[Bookseller: South Willington Book Cartel]
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         REPORTS OF CASES ARGUED AND ADJUDGED IN THE SUPREME COURT OF THE UNITED STATES...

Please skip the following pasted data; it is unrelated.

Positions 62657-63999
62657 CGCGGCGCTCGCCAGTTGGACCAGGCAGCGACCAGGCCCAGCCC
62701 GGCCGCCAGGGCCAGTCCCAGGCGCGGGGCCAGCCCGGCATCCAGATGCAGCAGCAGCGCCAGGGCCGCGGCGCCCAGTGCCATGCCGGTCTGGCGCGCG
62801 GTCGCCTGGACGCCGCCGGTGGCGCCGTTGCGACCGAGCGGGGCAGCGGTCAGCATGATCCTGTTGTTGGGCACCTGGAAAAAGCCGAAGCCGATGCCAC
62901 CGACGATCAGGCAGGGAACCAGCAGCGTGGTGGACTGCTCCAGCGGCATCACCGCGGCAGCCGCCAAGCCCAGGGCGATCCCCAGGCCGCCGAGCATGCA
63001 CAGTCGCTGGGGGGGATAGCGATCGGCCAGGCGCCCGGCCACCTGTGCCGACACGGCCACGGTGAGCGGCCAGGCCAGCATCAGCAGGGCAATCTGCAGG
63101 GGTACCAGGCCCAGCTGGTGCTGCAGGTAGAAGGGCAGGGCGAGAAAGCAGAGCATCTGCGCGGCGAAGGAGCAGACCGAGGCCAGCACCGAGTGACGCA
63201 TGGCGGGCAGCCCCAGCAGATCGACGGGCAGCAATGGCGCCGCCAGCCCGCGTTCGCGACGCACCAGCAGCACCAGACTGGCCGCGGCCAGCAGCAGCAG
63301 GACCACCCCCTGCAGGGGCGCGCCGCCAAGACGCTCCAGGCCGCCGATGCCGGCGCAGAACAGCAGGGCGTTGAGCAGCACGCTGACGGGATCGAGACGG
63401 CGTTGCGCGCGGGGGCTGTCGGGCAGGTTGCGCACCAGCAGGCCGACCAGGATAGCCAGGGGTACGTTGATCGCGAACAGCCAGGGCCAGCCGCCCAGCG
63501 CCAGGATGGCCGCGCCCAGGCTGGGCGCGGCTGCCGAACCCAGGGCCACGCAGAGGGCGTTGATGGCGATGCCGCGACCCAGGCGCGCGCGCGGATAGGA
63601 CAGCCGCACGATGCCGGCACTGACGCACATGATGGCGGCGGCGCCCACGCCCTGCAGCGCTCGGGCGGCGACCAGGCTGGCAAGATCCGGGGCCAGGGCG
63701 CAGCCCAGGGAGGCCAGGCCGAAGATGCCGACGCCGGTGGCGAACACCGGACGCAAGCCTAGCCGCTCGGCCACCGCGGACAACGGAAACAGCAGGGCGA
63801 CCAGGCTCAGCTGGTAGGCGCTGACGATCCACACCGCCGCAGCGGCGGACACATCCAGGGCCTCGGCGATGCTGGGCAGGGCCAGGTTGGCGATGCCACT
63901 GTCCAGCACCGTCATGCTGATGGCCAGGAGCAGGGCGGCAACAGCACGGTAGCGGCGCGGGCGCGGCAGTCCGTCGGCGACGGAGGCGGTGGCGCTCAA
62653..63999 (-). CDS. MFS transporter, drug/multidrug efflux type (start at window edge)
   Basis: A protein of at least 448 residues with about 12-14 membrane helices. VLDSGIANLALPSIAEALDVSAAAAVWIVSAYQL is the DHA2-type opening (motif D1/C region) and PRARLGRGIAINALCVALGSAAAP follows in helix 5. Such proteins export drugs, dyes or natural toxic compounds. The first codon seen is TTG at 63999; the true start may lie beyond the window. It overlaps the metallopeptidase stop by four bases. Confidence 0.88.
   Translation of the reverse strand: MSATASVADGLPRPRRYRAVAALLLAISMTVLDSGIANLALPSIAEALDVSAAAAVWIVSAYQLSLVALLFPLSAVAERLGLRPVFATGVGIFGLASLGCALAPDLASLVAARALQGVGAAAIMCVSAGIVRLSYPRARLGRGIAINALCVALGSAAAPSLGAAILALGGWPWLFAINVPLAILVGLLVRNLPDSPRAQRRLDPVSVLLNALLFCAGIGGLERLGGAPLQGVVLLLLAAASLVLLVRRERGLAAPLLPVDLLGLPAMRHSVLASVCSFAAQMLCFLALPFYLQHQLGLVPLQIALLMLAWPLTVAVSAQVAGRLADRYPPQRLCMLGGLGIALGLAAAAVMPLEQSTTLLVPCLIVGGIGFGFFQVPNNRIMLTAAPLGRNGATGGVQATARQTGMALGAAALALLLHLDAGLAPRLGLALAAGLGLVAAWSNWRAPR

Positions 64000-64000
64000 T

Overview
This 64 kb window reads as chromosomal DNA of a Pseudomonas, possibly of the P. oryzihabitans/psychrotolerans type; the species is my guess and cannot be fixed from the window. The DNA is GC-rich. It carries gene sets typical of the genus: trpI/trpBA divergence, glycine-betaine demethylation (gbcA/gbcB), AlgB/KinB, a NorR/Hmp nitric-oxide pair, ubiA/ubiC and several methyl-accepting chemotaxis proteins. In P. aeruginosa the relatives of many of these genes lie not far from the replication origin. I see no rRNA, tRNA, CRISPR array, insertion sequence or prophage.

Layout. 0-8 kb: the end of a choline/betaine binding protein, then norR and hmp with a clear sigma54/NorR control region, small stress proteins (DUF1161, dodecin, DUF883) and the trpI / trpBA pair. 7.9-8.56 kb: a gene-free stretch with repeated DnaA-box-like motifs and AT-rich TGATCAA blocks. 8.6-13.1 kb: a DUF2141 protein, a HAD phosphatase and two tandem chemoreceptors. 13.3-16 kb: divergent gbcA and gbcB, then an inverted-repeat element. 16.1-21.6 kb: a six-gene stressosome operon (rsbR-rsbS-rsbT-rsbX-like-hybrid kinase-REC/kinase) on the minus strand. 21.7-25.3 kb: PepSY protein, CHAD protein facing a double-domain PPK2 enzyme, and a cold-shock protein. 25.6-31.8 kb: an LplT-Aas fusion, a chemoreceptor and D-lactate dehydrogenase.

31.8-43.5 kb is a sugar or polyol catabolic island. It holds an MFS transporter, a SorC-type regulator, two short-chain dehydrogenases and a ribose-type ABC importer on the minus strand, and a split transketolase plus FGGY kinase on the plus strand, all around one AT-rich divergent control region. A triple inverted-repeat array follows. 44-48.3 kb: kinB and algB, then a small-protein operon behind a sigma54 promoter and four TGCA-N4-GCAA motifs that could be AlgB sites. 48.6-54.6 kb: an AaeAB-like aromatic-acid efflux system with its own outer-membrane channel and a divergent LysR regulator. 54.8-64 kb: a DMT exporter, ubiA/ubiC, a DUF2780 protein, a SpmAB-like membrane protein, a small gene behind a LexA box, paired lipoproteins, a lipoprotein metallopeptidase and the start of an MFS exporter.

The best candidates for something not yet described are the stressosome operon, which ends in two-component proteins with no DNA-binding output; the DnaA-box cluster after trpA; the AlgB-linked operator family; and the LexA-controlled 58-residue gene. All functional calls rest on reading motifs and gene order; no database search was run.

Washington, New York & Flatbush, 1804. Nine volumes. Half blue morocco and cloth. Contemporary ownership inscriptions on titlepages of two volumes, institutional stamps on titlepages of all volumes. One titlepage remargined, another repaired with tape. Light tanning and foxing. A very good set. A very rare and important set, here present in first editions throughout. Because of its publication over a period of 14 years in three different cities with three different printers, a complete set is virtually impossible to obtain. The REPORTS give accounts of cases before the Supreme Court from 1801 to 1815, during which time Cranch was reporter of the Court. According to the DAB, "These reports have always been highly regarded for their clarity and accuracy, and are of great importance since they contain a large number of Chief Justice Marshall's most vital opinions on fundamental constitutional problems." These include Marbury vs. Madison, reported in volume one, and probably about 350 cases in total. The reports begin with John Marshall's first term as Chief Justice, and continue through 1815, covering just under one half of Marshall's tenure in charge of the Supreme Court, and therefore contain accounts of many cases fundamental to the power of the court and the manner in which it interpreted the Constitution. The most famous of these is of course Marbury v. Madison, decided in 1803, in which the court ruled that it could not order James Madison as Secretary of State to deliver a commission to William Marbury, invalidating part of the Judiciary Act of 1789, and thereby creating the concept of judicial review that immediately became one of the central functions of the Supreme Court. Rendering the majority opinion in that case, Marshall wrote, "It is emphatically the province and duty of the judicial department to say what the law is. Those who apply the rule to particular cases, must of necessity expound and interpret that rule. If two laws conflict with each other, the courts must decide on the operation of each.... The judicial power of the United States extends to all cases arising under the constitution." Other notable cases contained here include Stuart v. Laird, another case related to the Judiciary Act of 1801 and the Midnight Appointments of John Adams, decided just a few weeks after Marbury, which affirmed the ability of Congress to create and abolish lower level federal courts, and which refuted the claim that judicial decisions were enforceable only by the court that made them. An 1804 decision in a case related to maritime shipping during the Quasi War with France, Little v. Barreme, ruled that the President of the United States does not have any power or authority to ignore an act of Congress. The Strawbridge v. Curtiss decision in 1806 established the concept that parties in a federal suit had to be from different states. During this period, the Supreme Court also established its authority to determine the constitutionality of state laws. In the 1813 case Fletcher v. Peck, which arose out the various issues surrounding the Yazoo land claims in Georgia at the end of the 18th century, the court ruled unconstitutional a state law that repealed the act allowing the sale of the Yazoo lands to individuals on that grounds that the original sales represented binding contracts. In this case, Marshall wrote that, "The legislature of Georgia could not revoke a grant once executed. It had no right to declare the law void; that is the exercise of a judicial, not a legislative function. It is the province of the judiciary to say what the law is, or what is was. The legislature can only say what the law shall be." William Cranch, the compiler of the reports, was a distinguished jurist in his own right. Born in Massachusetts, he was the son of Abigail Adams' sister, and a classmate of John Quincy Adams, his cousin, at Harvard. His uncle appointed him to the United States district court shortly before leaving the Presidency. Although he was a staunch Federalist, Jefferson made him chief justice of the District of Columbia in 1805, a post he held for the next fifty years. The pressure of his own court work caused Cranch to cease producing Supreme Court reports after publishing his final volume in 1817. The Cranch reports were reprinted in Philadelphia by Carey & Lea in 1830-34, and Sabin cites only that set (the reports have of course been reprinted since in U.S. Reports), while Shaw and Shoemaker cite only the first volume, not noting any of the others. A most important set, basic to the history of the Supreme Court and American constitutional law, containing contemporary accounts of many landmark cases of the Marshall Court, and extremely rare as a complete run of the original edition. DAB IV, p.502. SABIN 17390 (ref). SHAW & SHOEMAKER 6096 (vol. 1 only). GROLIER AMERICAN HUNDRED 26 (specifically for the case of Marbury vs. Madison in Vol. I).